I often write with actors in mind for the principal roles. Usually they are people I know, but not always. I didn’t know Giancarlo Esposito, but then a friend was working wardrobe in Texas on a film he was in and she asked him if I could send him a script, and he said yes. Two years later he showed up for his first costume fitting and I was totally shocked and amazed that this incredible artist responded to the work and came to give me the gift of taking my characters and making them his own. You never know if you don’t ask.
I write in whatever medium the story demands. I intended to write The Gold Stone Girl as a screenplay and eight years later I had a trilogy of novels. It was too big a story to be a movie, it wanted a longer form. So now, I’m puffing it up as a limited series. I like the whole story series, much more familiar on the BBC. A finite number of episodes to tell a great strong story, then it’s over and on to something new and equally engaging.
ScreenCraft: How do you typically approach stories? And can you give an overview of what your writing process involves?
Nicole: I’m a complete story nerd. I think story is everything. It’s history, it’s art, it’s human nature. Sometimes I think writers are like fly paper, or like flowers pollinated with memory as story floating around in the ether. Sometimes it’s a place, or a scent, a sound, a breeze. I tend to think in pictures, so I write what I see in my head. It’s word music, painting a landscape of language.
ScreenCraft: In your career as a screenwriter thus far, what craft or business lesson has made the biggest impact or was the hardest won?
Nicole: Believing in myself, my work, that’s been my hardest battle. Not giving up. When someone says you can’t do that, now it automatically translates in my head to, okay, you can’t do that. That doesn’t mean I can’t.
I like learning new things, and I find that if I think like a beginner there’s more possibility for genius. The more I think I know, the more limitations I tend to put on myself. Once I unshackle myself from doubt and fear, then anything is possible. It’s not like I’m inventing the wheel after all, they’re just stories.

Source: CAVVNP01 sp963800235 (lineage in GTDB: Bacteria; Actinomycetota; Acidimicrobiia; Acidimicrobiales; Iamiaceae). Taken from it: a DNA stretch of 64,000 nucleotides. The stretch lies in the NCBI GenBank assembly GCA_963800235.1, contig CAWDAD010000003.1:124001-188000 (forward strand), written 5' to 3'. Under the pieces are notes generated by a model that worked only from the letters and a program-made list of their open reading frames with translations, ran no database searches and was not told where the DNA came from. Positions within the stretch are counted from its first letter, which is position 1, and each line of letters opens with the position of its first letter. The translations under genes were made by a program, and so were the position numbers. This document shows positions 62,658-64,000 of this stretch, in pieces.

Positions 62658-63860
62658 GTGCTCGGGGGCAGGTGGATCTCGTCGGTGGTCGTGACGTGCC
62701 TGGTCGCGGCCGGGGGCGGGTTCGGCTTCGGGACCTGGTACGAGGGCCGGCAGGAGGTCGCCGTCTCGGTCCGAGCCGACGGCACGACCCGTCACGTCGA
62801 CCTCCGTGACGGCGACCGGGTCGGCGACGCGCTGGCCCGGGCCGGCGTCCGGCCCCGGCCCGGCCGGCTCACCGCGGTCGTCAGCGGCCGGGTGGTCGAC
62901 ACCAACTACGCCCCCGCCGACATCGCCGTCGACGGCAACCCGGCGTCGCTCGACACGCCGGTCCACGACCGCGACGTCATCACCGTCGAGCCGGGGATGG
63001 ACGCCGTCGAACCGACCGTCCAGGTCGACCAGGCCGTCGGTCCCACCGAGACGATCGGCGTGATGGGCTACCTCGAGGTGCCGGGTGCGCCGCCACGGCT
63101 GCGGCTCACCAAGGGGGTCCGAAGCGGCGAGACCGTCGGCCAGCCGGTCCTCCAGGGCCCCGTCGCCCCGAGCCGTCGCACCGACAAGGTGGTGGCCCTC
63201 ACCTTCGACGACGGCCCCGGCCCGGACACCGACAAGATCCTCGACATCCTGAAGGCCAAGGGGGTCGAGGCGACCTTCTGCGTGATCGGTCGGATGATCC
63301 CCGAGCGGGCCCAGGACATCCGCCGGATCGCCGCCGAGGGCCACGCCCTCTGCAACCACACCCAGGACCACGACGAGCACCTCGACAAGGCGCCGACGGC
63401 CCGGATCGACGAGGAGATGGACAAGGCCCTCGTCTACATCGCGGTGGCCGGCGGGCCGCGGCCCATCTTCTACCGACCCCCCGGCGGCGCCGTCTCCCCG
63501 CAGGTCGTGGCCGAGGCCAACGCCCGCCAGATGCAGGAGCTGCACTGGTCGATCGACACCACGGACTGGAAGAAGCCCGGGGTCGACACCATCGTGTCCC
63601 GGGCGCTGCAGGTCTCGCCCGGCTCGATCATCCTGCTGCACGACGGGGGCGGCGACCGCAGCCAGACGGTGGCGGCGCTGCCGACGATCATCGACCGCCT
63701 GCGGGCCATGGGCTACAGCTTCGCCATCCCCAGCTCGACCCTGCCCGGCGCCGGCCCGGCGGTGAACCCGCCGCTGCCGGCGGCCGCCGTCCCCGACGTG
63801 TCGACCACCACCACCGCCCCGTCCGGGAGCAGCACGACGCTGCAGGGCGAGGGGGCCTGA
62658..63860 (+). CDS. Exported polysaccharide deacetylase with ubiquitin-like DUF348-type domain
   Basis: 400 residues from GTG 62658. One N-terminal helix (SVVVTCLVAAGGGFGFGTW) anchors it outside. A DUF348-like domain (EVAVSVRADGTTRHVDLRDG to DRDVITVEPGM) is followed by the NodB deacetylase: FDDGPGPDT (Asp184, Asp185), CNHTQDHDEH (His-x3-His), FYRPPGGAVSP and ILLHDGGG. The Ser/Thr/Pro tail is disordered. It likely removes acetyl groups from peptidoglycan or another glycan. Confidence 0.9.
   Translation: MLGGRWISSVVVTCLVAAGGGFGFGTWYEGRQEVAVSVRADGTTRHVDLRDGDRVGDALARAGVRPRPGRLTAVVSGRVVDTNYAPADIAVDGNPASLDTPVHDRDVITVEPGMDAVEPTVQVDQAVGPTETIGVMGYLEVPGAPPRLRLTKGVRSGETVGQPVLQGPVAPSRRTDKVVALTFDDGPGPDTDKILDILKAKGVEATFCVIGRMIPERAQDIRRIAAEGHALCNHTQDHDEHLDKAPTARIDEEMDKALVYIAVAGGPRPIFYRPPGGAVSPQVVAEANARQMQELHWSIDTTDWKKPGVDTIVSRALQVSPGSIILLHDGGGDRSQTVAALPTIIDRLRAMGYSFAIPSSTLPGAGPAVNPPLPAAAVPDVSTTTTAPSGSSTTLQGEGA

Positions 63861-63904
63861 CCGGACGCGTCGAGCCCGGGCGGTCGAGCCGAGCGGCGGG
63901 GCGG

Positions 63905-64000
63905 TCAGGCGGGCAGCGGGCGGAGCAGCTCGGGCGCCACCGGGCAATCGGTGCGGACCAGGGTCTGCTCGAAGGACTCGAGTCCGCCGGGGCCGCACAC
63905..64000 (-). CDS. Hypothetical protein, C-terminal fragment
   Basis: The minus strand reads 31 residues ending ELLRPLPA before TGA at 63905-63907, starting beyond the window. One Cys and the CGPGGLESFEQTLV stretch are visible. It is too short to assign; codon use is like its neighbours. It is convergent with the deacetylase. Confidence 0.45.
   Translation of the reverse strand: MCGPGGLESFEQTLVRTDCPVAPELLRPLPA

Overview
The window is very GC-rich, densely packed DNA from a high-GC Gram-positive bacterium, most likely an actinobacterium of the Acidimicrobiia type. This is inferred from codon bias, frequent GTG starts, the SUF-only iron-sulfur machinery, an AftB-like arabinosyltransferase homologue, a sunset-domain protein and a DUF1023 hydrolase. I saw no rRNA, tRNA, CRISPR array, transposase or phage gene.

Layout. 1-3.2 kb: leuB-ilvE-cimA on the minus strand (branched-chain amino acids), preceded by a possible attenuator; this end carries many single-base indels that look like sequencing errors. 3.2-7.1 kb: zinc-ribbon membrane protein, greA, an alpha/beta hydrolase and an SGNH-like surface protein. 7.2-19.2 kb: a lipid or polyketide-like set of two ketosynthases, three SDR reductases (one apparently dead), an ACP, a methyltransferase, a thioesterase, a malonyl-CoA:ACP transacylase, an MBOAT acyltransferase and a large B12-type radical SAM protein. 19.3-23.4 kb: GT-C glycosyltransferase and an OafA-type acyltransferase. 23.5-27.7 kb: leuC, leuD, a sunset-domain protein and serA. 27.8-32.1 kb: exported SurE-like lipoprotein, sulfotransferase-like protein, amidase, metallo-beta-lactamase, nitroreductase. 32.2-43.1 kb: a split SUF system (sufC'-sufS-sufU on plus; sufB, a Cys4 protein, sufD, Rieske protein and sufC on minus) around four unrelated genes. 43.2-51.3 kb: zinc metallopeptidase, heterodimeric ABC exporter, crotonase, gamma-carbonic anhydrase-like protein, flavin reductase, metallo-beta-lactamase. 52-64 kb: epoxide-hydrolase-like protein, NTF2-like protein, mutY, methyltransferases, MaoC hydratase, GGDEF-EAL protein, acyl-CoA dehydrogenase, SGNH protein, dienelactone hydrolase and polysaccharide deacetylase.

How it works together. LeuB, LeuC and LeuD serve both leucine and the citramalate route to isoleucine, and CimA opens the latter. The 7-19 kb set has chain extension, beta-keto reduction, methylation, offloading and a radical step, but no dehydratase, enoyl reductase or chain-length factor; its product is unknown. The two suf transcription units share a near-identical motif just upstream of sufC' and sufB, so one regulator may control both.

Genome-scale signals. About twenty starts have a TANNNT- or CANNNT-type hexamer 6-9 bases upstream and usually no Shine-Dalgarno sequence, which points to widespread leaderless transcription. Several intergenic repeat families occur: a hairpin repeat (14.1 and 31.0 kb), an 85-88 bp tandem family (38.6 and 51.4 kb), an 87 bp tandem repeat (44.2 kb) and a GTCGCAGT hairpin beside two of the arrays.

ScreenCraft: What was your experience at ITVFest?
Nicole: ITVFest is yeasty. So much energy and excitement for media storytelling in all of its aspects. It’s also world inclusive and very diverse, not what I expected when I read Dover, Vermont. So shame on me for my assumptions, and congratulations to ITVFest.
I’ve had meaningful conversations that were not all about the economics of the business, but about the bones of the craft, which is so much more interesting to me. I’m sure business conversations were to be had, but I tend to run from them. My tragic flaw.
ScreenCraft: Did you glean any surprising or useful storytelling or business insights from your time at ITVFest?
Nicole: Yes absolutely! I loved the VR, panel, where I learned a lot of useful info about this new landscape I’m considering how to write for. I loved the TV tent where I watched amazing short content both comedy and drama. All well produced and often introducing me to worlds I didn’t know. Exciting!
I chatted with John Rhodes and Dominique Holmes, with women writers from the workshop tents, stimulating and creative.
ScreenCraft: And what’s next for you, career- and project-wise?
Nicole: I’ve adapted Shakespeare’s As You Like It into a contemporary gender bending romp which I plan to shoot in my meadow (Arden) summer 2017 – Like You is the title. I’ve applied for funding to make the pilot of An Act of God, while I work on the pilot and series bible of a three season limited series adapted from my trilogy, The Gold Stone Girl, a feminist-dystopian fantasy.
I also narrate audiobooks, which is another form of storytelling I suppose. I have a new one out on October 18th, The Next, by Stephanie Gangi, a wonderfully literate modern ghost story.